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Music

A year after Bowie's death: Why music lives on in 2017

David Bowie passed away a year ago on January 10, followed by other iconic stars, such as Prince and Leonard Cohen. Some hyperbolically declared 2016 "the year music died." Is there any truth to the "curse of 2016"?

Death won't spare anyone; even the most outstanding artists must leave us some day, unfortunately. But the deaths of several icons of popular music in 2016 and the ways in which they died have hardly left anyone unmoved.

In the early 1980s, it was still mostly the greats of jazz, blues and classical music, who typically died of old age - when death is seen as a natural phenomenon and unavoidable fate. But even back then, when it came to the deaths of pop icons it was rarely down to natural causes that they passed on: John Lennon was shot in 1980, AC/DC frontman Bon Scott died of alcohol poisoning, and Joy Division singer Ian Curtis committed suicide at the age of 25. 

Bob Marley (AP)

Bob Marley, one year before he died, at the age 36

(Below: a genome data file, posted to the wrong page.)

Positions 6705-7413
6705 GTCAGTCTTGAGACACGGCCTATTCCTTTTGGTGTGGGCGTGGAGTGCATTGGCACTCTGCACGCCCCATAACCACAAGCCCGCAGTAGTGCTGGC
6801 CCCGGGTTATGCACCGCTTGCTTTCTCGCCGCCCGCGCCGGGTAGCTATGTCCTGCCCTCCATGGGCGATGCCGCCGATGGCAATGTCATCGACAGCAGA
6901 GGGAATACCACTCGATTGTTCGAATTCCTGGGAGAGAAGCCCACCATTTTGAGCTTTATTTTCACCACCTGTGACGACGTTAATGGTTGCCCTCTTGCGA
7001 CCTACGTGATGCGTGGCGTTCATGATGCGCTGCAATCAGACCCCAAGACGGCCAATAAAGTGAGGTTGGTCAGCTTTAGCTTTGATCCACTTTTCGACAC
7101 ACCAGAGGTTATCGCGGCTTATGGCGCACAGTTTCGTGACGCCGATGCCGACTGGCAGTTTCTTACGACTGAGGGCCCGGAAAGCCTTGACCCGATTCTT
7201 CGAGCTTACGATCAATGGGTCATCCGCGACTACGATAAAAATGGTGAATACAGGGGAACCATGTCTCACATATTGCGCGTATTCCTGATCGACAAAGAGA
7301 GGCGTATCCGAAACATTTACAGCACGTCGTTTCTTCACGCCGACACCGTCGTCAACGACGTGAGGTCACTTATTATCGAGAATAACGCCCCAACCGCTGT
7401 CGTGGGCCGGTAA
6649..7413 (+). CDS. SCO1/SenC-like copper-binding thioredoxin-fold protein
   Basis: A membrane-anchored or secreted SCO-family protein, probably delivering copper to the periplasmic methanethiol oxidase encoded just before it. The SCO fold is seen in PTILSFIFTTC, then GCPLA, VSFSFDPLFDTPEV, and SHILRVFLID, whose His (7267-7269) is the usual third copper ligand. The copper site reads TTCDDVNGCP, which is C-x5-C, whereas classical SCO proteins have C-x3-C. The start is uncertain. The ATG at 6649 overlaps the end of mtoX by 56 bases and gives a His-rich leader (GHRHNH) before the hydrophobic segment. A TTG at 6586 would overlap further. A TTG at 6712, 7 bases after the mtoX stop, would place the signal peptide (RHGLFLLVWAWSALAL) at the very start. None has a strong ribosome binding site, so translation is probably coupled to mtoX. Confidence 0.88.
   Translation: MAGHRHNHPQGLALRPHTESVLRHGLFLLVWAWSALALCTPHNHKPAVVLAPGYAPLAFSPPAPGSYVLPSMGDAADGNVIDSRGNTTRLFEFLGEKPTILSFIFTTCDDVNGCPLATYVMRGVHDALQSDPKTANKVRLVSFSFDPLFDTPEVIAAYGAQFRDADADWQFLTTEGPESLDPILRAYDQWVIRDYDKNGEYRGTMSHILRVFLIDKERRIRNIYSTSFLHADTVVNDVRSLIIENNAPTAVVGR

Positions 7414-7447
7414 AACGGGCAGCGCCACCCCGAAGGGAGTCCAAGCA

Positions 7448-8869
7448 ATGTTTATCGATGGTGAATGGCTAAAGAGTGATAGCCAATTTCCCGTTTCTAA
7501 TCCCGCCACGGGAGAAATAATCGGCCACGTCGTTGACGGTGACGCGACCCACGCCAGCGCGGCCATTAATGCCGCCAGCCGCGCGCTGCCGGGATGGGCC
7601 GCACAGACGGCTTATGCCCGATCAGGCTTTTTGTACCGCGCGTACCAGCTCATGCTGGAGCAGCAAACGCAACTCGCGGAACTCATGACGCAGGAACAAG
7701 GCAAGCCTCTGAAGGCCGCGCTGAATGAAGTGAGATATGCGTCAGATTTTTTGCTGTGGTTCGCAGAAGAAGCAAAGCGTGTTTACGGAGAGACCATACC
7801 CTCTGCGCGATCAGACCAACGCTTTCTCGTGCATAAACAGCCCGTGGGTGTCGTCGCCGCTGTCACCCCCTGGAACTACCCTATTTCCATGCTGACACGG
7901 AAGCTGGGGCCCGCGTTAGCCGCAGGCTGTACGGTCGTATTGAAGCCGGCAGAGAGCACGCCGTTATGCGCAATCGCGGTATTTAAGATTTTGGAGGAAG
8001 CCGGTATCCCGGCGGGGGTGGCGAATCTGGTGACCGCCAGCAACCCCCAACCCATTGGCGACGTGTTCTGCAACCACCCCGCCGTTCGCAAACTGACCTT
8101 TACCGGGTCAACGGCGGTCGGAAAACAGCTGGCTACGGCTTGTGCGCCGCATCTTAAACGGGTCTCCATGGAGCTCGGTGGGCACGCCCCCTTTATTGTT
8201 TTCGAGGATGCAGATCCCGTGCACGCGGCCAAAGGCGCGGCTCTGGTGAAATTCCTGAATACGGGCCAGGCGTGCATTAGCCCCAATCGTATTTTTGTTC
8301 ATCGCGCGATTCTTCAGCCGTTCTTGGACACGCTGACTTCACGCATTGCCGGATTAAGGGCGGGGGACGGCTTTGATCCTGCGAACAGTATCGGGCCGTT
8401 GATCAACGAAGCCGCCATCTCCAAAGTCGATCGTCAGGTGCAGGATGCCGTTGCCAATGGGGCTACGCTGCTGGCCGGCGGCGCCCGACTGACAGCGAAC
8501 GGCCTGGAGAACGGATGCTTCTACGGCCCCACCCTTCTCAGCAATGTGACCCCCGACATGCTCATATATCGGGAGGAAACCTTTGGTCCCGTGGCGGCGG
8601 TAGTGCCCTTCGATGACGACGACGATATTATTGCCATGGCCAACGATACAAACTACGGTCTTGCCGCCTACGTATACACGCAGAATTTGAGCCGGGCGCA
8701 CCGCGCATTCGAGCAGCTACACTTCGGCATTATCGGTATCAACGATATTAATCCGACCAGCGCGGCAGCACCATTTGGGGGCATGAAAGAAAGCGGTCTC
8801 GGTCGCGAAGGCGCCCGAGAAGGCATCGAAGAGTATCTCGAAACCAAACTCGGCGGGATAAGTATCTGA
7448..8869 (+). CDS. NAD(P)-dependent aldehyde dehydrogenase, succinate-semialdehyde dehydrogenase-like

This string of untimely deaths continued throughout that decade: Reggae star Bob Marley died of cancer, Marvin Gaye was killed by his father in 1984, Metallica bassist Cliff Burton died from an accident on a tour bus. In the 1990s, Queen singer Freddie Mercury died from Aids in 1991 while Kurt Cobain committed suicide in 1994, and Austrian national treasure Falco died in a car crash while high on cocaine.

Obituaries as a way of evidence

Celebrity deaths appear to be on the rise. Someone who first noticed this trend is BBC editor Nick Serpell. He is in charge of preparing the BBC's obituaries of famous personalities, who due to their age or progressive disease are expected to possibly die soon. Serpell noticed that during the last few years, his number of obituaries had rapidly increased. He called the doubling of obituary numbers from 2015 to 2016 "phenomenal."